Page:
Meaning of Patriarchy
What is Patriarchy:
Patriarchy is called the predominance of authority exercised by a man over a group of people or society, specifically over women and children.
On the other hand, the bishop of certain Orthodox churches or the founders of a religious order is also understood as patriarchy.
The word patriarchy derives from late Latin patriarchālis, which means "parental government."
Patriarchy is a type of social organization whose authority and power rests with the male with the highest authority in the family or social group, called the patriarch. Hence, the patriarchy establishes male dominance over the female figure and the other members of a family and social group.
In this sense, patriarchy imposes an unequal distribution of power and rights between men and women. This inequality has driven various feminist movements and struggles in favor of respect and equal treatment and rights for women in relation to men.
These movements have achieved that women can occupy important social and political roles, access to education, the right to vote, greater job opportunities, respect for female sexuality, defense against gender violence, among others.
Origin of the patriarchy
Various anthropological, sociological and political studies have determined that patriarchy, as a family and social structure, dates back to around 3000 BC, and it is even considered that patriarchy also began in the Hebrew families in which this type of organization occurred.
The main indications of patriarchy derive from the fact that man imposed his will, power and superiority over the female figure by assigning different tasks and obligations such as food collection, home care, reproduction, among others.
For his part, the man was dedicated to hunting, to warfare, he was granted the right to have more than one partner, for which, in addition, he dominated female sexuality and was dedicated to instilling family and social values .
Hence, specialists have pointed out that the structure of patriarchy is based mainly on three aspects which are: kinship relations and, specifically with women, compulsory heterosexuality and the sexual contract.
Consequently, the various feminist movements have fought throughout the 19th and 20th centuries for social, political, family and cultural equality between men and women. Many have been the achievements, however, there is still great evidence that patriarchy continues to prevail in various ways today.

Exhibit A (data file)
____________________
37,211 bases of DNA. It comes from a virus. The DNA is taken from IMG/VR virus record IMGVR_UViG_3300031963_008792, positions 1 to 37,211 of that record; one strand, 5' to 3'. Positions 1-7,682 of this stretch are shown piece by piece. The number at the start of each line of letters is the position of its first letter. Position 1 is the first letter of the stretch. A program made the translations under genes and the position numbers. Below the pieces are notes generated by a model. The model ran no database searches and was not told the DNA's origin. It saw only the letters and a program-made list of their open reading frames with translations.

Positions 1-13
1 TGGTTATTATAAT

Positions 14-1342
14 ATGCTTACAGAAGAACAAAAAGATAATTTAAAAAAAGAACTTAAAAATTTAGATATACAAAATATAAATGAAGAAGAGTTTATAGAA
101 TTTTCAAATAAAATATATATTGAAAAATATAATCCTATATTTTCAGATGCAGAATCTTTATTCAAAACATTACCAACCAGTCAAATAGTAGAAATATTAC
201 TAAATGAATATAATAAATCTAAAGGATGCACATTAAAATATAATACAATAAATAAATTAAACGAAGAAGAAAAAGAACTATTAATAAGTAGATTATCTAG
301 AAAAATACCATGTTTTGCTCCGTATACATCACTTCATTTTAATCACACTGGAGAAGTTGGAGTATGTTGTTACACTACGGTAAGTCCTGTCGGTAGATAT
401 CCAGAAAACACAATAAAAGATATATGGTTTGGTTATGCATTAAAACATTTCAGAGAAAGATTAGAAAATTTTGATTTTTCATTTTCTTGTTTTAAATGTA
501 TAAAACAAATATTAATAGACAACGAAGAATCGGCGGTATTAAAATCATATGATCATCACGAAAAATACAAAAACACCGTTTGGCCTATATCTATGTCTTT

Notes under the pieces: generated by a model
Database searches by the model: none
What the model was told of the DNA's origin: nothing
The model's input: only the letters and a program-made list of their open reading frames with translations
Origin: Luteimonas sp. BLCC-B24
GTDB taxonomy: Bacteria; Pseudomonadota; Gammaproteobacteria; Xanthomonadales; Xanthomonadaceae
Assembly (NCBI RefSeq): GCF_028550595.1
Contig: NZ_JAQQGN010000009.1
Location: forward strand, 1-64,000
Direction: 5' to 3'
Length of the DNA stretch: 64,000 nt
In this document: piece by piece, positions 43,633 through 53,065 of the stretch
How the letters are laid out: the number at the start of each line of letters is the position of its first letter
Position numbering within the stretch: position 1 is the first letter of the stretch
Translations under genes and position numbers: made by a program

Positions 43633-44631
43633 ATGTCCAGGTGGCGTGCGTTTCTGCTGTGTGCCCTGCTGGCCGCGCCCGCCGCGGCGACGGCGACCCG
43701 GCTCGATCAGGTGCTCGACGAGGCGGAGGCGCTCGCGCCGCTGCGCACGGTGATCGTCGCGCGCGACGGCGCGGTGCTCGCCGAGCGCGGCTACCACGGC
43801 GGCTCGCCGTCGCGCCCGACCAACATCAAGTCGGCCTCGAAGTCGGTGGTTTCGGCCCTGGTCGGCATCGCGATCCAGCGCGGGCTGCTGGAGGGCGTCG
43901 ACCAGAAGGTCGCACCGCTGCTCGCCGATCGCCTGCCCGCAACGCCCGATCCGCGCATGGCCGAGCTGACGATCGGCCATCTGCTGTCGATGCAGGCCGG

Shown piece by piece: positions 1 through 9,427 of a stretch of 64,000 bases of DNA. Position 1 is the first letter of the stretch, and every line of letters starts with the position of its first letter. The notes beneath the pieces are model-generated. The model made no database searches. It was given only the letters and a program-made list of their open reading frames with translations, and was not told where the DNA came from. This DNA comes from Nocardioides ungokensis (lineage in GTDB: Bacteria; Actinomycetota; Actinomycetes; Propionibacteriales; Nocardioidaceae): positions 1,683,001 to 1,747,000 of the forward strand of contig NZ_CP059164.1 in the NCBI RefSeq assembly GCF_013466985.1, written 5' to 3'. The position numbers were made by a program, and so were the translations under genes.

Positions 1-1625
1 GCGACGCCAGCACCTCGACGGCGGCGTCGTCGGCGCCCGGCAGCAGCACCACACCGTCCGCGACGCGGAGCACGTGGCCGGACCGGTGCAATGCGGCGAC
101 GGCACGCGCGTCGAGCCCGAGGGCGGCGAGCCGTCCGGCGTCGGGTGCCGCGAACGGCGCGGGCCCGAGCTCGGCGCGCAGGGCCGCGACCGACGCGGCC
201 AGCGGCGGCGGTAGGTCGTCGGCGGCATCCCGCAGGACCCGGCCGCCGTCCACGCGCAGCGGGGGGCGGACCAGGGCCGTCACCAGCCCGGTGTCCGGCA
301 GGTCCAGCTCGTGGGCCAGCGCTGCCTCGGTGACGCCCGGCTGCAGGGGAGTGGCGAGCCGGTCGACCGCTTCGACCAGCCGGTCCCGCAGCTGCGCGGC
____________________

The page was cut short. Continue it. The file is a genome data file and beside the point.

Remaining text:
Examples of patriarchy
Today it is still possible to see different examples of patriarchy, some more marked than others. Below are some cases of patriarchy.
- Economic dependency: it can occur because lower wages are offered to women, unstable jobs or because they depend on male sustenance.
- Domestic violence: many women still suffer psychological and physical abuse by their partners for being considered as inferior and service beings.
- Stereotypes: they can be seen after various comments or suggestions about the female figure. For example: "You can tell that there is a woman in the office."
- Sexual harassment or rape: although there are laws to protect women, many are still victims of rape or being treated as sexual objects by unscrupulous men.
- Labor competitiveness: many are the cases in which women obtain high job positions, however, they are not allowed to opt for managerial positions. Also, there are cases where women are not allowed to opt for more competitive jobs because of male superiority.
- Gypsies: the gypsy community, extended in various countries, is characterized by exercising patriarchal authority.
See also Gypsy.
Matriarchy refers to the type of society whose authority and control is exercised by women. That is, in matriarchy women are the ones who exercise political authority or leadership, as well as custody of their children.
However, unlike patriarchy, women do not have advantages over men, therefore, the inequality between the two is not noticeable.